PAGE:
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fabric2

1995. Toy Story is number one at the box office, the Dow hits a record 5000 and in the little town of El Monte, 20 miles southeast of the Hollywood sign, on August 2, a multi-agency task force raided a seven-unit apartment complex and freed 72 undocumented Thai immigrant workers, most of them women, who had been held in virtual slavery. Trapped behind razor wire fences and padlocked doors and forced to sew garments 17 hours a day, they were paid less than 10% of minimum wage and had to buy essentials with the rest – spending up to $6 for a bar of soap. 72 slaves held hostage, some for up to seven years, right in our backyard, right on the way to Vegas.

A complicated web of cultural, psychological and industrial forces, Henry Ong’s Fabric weaves an accurate historical account while telling the story of the sweatshop victims.

Riding the elevator up with us to the 3rd floor Black Box where the Company of Angels has been for about two years, the custodian tells us that the Alexandria Hotel was built in 1910. It really has that old Los Angeles feel that transports you back in time– so much is going on downtown these days and it’s great to feel a part of it. The lobby is peppered with memorabilia from 1995 – fabric samples and some pictures from the raid and at the outset of the play different characters appear and tell us, from their own legal, ethical and moral perspectives, what’s in store.

Aside from a parallel narration of the Lawyer addressing the audience as the jury, interjecting the crucial facts along the way, the first half lays down the journey, from Thailand to El Monte, of the sweatshop victims. How they are deceived into coming to America , the details of the “factory” and the psychological manipulation that lead the girls to be indentured behind their sewing machines. The leader of the Thai-Chinese gang family who operated the converted apartment space and enlisted recruiters, Auntie Suni (played with strength by Dian Kobayashi) – who “only picks the best ones” – withholds their mail, controls their diet and sleep and threatens their families back home with the Thai Mafia – intimidation and scare tactics that take a toll on the workers to blur the fine line between fulfilling a contract and being her slave.

The second half of the play, more clearly structured (in that familiar police procedural way), depicts the circumstances that lead to the raid. One of the girls who has escaped out the window by removing the air-conditioner, and is presumably dead or raped, comes back to blow the whistle. Ironically, it’s because of her escape that the razor wire went up and the girls weren’t allowed outside of the complex. On the day of the raid, law enforcement officers led by the California Department of Industrial Relations and the INS arrested eight operators including Auntie Suni. The inter-agency politics and sensitive handling of information on a rescue that almost never happened unfolds into a full on door battering, interpreter attended assault and the ensuing courtroom drama. In the light of court, a familiar and established atmosphere, we see more clearly the distorted sense of reality in which the victims lived.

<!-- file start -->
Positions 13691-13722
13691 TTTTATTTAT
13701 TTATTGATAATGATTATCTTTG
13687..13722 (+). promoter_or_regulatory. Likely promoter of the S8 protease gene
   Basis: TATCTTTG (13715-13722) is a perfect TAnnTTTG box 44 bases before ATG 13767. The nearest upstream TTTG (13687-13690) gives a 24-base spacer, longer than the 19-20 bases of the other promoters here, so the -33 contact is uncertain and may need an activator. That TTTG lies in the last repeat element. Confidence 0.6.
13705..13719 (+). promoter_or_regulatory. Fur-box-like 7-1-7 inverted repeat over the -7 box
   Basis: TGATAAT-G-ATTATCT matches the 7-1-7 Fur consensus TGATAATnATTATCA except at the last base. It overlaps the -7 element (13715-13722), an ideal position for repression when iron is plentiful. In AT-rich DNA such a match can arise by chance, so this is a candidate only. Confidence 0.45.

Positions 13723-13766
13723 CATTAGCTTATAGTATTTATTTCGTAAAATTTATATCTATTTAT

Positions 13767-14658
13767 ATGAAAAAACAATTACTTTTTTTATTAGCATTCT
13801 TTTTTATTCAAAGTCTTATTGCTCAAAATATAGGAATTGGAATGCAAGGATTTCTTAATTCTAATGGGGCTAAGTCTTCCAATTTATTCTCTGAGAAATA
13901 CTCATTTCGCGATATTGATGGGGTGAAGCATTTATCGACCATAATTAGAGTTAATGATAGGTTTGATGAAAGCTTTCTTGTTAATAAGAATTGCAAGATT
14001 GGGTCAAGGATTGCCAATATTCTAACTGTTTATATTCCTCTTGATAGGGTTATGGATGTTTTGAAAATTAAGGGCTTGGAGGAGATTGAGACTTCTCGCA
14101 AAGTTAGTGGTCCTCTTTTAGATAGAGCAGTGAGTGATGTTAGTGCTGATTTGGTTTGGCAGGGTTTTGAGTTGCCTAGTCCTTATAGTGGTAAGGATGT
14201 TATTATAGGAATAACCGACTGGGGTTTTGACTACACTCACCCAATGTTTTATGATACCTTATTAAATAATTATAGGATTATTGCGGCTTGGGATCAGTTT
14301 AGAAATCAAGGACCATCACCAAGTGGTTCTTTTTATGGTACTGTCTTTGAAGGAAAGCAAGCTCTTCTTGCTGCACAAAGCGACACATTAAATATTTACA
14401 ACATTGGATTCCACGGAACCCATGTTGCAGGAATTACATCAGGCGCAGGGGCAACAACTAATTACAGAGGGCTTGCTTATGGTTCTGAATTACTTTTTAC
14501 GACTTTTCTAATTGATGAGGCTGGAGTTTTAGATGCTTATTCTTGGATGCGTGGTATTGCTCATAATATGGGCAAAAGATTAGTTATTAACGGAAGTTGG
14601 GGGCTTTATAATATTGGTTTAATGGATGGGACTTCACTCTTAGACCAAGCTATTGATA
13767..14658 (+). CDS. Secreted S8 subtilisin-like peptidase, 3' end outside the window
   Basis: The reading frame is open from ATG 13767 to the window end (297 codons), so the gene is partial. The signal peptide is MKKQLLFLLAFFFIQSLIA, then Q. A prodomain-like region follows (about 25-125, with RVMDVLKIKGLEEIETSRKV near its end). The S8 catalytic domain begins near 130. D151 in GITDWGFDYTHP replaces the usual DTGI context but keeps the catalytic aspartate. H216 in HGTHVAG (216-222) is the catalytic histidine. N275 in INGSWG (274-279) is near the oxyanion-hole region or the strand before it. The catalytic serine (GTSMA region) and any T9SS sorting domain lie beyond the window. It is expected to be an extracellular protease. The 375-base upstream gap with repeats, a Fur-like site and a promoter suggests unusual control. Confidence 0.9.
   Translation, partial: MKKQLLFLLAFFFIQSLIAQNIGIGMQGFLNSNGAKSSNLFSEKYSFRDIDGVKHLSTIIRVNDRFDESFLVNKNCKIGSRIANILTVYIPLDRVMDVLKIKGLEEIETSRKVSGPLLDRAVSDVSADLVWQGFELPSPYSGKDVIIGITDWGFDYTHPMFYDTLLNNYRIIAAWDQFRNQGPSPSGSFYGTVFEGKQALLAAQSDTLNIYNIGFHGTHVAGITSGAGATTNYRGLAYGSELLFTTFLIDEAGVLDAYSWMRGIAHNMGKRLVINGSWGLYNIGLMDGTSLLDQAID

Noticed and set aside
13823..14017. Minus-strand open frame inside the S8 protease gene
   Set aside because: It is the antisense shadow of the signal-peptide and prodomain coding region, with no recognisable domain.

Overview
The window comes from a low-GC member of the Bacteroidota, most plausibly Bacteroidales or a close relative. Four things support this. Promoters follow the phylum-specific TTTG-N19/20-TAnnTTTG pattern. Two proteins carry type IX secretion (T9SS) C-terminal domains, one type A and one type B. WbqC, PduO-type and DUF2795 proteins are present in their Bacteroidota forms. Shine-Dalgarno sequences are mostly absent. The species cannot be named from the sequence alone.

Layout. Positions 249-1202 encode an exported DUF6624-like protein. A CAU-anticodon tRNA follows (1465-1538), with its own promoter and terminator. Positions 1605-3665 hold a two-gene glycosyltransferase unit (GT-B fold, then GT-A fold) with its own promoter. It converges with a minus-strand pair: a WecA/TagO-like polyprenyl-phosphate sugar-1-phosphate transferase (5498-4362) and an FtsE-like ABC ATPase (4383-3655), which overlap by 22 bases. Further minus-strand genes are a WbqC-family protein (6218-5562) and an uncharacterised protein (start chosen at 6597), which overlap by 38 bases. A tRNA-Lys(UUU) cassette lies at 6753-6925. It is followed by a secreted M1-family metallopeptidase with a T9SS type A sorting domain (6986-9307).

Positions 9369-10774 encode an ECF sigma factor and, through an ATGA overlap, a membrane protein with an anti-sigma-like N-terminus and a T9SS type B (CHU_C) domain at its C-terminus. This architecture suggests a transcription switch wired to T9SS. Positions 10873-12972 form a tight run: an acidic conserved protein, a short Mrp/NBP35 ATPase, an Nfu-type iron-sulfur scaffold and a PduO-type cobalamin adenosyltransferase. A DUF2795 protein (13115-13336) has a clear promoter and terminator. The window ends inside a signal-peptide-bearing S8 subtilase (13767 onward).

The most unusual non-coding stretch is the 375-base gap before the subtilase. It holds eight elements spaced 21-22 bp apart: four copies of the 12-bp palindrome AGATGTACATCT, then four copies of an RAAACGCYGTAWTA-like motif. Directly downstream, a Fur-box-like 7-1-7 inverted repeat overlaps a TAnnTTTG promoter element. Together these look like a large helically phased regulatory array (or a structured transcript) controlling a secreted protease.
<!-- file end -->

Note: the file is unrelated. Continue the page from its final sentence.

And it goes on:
A strong ensemble effort, with some stellar performances in the way of multiple roles. Feodor Chin’s military clad Thai politician with distinct and despicable mannerisms and a depth of emotion from Jolene Sarah Kwang-Ai Kim (Jaidee), Jully Lee(Lampha) and Jennifer Chang (Rotchana). Within Mr. Ong’s story are moral issues of how we treat people – each other, the psychological forces of greed across cultural boundaries, the influx of illegal immigrants – a battle in our own political arena and how their personal stories may be overlooked for the sake of policy. All things we should perhaps reconsider in an emerging global market. Plays that deliver an accurate history while allowing the full depth of the human experience can also uniquely transport ideas by encouraging us not to forget (see Shakespeare and his monarchs). Fabric has all those elements but whether in Mr. Ong’s script or director Marlene Forte’s staging, the pace at times relied on weighty exposition that was delivered at the expense of the narrative thread, cooling the dramatic tension. The sometimes obscure lighting/set changes and a rather muted sound design – in conflict with the backbeat of the hip hop dance club going on 3 floors below – didn’t help.

However, at the curtain call, the cast gave special notice and a heartfelt thanks to the actual Rotchana (one of the victims) who had attended the show and was in the audience with her family. It was touching to see her in real life, so grateful and moved by the play. Members of the audience shook her hand and seemed warmed to know that her life had come to some good. I felt generous thanks for the collaborative efforts that brought her story to the stage. My friend cried. Ms. Forte’s ideas and the script itself lead the cast- only in their second week – in that direction.

Fabric plays at 8 p.m. Fridays and Saturdays, 4:30 p.m. Sundays through Aug. 8th, 2010.

The Company of Angels is located inside the Black Box at the Alexandria Hotel, 501 S. Spring St., Los Angeles. At Spring and Fifth, downtown.

Tickets are $20, $12 senior and student.

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